Are traditional development assistance providers facing unemployment? Not in the view of their ultimate employers. The partner countries of OECD Development Assistance Committee members, whether they be low- or middle-income, see a substantial and ongoing role for development assistance from DAC providers well into the next decade.
At the same time, partner countries are becoming increasingly discerning, selective and strategic in their use of development assistance. This is particularly so for countries with medium levels of dependency on external assistance, who not only have more choice about funding sources but also stronger capacities and incentives to exercise it.
Most partner countries are counting on ongoing access to multilateral sources for large-scale financing. They are carving a niche for, and reaching out to, non-DAC bilateral donors, both in recognition of their comparative advantage in economic infrastructure and in order to hedge the risk of aid volume cuts and abrupt exits on the part of DAC providers. And they want DAC development assistance to play a more enabling or facilitative role than at present.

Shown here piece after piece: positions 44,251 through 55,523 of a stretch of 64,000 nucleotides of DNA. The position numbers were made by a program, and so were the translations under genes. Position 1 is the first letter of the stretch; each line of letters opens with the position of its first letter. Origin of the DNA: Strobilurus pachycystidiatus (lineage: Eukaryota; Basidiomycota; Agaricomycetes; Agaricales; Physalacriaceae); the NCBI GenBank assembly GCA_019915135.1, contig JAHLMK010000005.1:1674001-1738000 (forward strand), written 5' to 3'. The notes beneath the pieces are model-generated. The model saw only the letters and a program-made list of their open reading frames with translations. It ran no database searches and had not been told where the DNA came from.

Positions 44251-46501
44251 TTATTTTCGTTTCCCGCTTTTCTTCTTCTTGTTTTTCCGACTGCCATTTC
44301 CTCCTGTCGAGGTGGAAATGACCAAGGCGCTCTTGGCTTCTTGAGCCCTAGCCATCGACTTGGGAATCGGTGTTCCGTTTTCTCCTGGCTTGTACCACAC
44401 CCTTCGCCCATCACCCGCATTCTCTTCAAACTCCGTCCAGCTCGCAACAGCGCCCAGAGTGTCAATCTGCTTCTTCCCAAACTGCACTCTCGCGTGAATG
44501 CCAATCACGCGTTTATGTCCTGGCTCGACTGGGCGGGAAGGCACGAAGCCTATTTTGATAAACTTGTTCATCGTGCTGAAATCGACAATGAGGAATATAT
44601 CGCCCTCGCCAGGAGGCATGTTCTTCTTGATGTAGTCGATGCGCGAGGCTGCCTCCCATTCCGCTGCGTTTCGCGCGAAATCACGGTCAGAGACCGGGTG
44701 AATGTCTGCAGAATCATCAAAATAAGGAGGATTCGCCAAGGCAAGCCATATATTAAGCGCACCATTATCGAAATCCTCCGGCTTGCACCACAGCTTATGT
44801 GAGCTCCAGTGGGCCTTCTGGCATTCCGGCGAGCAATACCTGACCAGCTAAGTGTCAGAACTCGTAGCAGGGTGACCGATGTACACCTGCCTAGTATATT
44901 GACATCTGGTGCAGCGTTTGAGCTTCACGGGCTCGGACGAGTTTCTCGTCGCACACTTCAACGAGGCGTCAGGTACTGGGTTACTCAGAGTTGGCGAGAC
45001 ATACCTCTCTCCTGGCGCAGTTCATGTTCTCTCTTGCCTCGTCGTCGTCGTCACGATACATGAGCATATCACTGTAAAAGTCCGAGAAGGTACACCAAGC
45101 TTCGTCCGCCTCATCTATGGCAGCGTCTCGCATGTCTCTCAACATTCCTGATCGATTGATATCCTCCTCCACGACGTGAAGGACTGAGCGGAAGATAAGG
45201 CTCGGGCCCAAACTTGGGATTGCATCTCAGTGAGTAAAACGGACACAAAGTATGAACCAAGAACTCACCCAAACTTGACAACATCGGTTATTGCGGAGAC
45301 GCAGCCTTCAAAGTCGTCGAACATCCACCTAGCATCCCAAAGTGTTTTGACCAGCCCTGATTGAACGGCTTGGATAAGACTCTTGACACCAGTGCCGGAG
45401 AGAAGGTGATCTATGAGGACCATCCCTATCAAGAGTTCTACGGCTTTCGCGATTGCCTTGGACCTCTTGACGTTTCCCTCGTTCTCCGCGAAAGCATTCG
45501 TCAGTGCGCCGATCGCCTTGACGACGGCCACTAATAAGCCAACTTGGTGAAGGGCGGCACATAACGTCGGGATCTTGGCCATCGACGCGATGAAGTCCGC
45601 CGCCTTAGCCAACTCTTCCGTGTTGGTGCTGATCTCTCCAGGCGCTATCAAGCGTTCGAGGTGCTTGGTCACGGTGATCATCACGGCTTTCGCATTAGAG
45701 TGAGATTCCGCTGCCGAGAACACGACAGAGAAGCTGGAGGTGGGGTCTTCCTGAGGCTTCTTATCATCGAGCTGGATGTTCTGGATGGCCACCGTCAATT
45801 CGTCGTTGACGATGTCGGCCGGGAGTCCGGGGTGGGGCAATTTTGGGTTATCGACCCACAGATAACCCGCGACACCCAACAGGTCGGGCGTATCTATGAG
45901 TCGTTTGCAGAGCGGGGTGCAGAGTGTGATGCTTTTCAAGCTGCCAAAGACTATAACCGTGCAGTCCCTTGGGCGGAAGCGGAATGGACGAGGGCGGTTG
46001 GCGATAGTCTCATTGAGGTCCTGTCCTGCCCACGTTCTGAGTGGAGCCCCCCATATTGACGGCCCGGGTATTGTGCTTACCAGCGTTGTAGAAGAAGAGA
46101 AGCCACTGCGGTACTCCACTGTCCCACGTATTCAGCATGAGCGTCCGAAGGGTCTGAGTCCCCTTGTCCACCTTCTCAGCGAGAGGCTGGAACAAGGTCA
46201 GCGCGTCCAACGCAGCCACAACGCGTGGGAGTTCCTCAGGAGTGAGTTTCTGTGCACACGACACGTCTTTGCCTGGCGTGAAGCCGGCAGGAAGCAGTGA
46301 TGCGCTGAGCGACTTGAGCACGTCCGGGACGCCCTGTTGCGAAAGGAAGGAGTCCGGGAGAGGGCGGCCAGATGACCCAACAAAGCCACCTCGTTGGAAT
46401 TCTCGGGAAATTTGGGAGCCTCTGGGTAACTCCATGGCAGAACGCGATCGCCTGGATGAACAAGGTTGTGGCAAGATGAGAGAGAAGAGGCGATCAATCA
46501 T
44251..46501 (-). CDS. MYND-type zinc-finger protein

These are some of the findings of a survey we conducted in 2014 at the request of the OECD, which has recently been released as an OECD Development Co-operation Working Paper. The survey covered 40 countries from all developing regions, and included low- and middle-income countries, fragile and non-fragile states and countries with high, medium and low levels of reliance on external assistance. It was part of a wider, ongoing OECD project which aims to help DAC member countries gain a better understanding of developing countries’ medium-term priorities for external assistance from a range of sources, and to determine how DAC development assistance policies and management arrangements will need to evolve in response to changing partner preferences and other emerging factors.
The survey report makes six key findings, as follows.
First, partner countries anticipate significant shifts in their development challenges. Overall, achieving economic growth remains their highest priority now and in the future (Figure 1). But countries are optimistic about improvements in governance and institutional capacity, and also in their ability to deliver basic services and generate domestic resources. There are several areas where challenges are expected to increase, including: adapting to climate change; ensuring equitable growth that meets the needs of the poorest; boosting agricultural productivity; and effectively managing revenues from natural resource extraction.